Labels: book review
Tuesday, December 04, 2007
The 5 best podcasts for PR students
Now that I've been listening for several months, I'm ready to recommend my top five picks for PR students. I listen to and enjoy several others, but these are my picks for five that focus on content of interest to students and that are accessible to newbies.
Forward Podcast (Paull Young and Luke Armour) -- consistently high-quality content geared specifically toward students and young professionals. If you only have time for one, this is a must-listen for students (and faculty, for that matter). Luke also does a live show called The Rundown that students will enjoy.
Inside PR (Terry Fallis and Dave Jones)
New Comm Road (Bryan Person)
PRobecast (Topaz Partners)
Trafcom News (Donna Papacosta)
If you're new to podcasting, you can follow my links to download the podcasts directly from the Web sites, or you can subscribe on iTunes -- either way, they're free. I also recommend Sarah Wurrey's posts on PR Podjots, which provide updates on various PR/marketing-related podcasts, and Forward's episode 26, a tour of the PR podosphere. Happy listening!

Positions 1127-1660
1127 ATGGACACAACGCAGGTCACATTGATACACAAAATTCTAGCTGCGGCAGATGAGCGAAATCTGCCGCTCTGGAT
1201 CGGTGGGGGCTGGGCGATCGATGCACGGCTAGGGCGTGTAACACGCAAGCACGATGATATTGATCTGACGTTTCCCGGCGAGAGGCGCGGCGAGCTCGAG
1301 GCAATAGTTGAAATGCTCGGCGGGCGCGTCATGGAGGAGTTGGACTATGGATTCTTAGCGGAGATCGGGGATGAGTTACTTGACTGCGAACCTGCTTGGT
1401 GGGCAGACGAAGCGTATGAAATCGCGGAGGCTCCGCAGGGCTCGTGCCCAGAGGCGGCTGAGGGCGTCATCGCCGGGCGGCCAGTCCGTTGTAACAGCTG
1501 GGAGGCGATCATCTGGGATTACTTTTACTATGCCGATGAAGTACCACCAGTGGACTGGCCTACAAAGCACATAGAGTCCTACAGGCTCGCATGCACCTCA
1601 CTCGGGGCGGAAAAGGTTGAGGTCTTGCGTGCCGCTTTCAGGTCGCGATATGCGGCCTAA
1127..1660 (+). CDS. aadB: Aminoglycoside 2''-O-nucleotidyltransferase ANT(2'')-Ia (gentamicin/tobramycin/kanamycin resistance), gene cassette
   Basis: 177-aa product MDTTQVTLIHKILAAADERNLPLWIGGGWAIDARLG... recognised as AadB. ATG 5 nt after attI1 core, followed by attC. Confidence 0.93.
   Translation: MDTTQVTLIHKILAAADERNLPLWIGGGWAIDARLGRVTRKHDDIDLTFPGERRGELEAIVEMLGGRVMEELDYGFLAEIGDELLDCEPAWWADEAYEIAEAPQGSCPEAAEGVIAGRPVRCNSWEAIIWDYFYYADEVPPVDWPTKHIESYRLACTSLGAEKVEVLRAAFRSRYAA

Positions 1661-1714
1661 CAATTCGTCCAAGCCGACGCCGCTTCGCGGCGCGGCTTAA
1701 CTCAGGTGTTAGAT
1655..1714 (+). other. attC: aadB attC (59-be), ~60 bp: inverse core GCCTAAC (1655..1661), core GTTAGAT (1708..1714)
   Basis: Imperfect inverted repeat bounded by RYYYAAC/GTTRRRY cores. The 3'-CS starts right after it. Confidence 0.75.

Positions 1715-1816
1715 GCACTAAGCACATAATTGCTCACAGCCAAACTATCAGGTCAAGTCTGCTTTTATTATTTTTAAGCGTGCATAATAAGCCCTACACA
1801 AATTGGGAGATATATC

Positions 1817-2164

Monday, December 03, 2007
The Week's Best, 3 December 2007
Dear Santa 2.0: My Social Media/PR Wish List, Dave Fleet
The Secret Strategies Behind Many "Viral" Videos, Dan Ackerman Greenberg (with 508 comments so far)
Mob Rule?, Mike Driehorst
Making the Sunday Sports Section, Washington Post (video, via Andy Bechtel)
Astroturfing and the American Way: A Code of Ethics for the Choir to Live By, Kami Huyse
7 Warning Signs that You're Drunk on Your Own Words, Jonathan Morrow
Social Media and Online PR -- Specialist or Not, Stuart Bruce
Don't Box Tick, Caroline Wilson
2007 Social Media Top 10 List, Dan Greenfield
PR Blogs List Update: November 2007, Constantin Basturea
10 More Blogging Tips from a Novice Blogger, Avinash Kaushik
LinkedIn for Newbies, Scott Allen
Dear PR Flack, Don't Make Us Laugh, Nicholas Carlson
Busting the 10 Most Common Social Media Myths, Lisa McNeill
Also, Dr. Kaye Sweetser's post on Target, which appeared in The Week's Best for 15 October, has finally caught some national attention, including appearing in the Minneapolis newspaper.
Target and Drillteam Media Busted for Stealth Word of Mouth, Andy Sernovitz
Target Misses on Facebook Page, Lee Aase
And, check out all of her students' Semester Projects.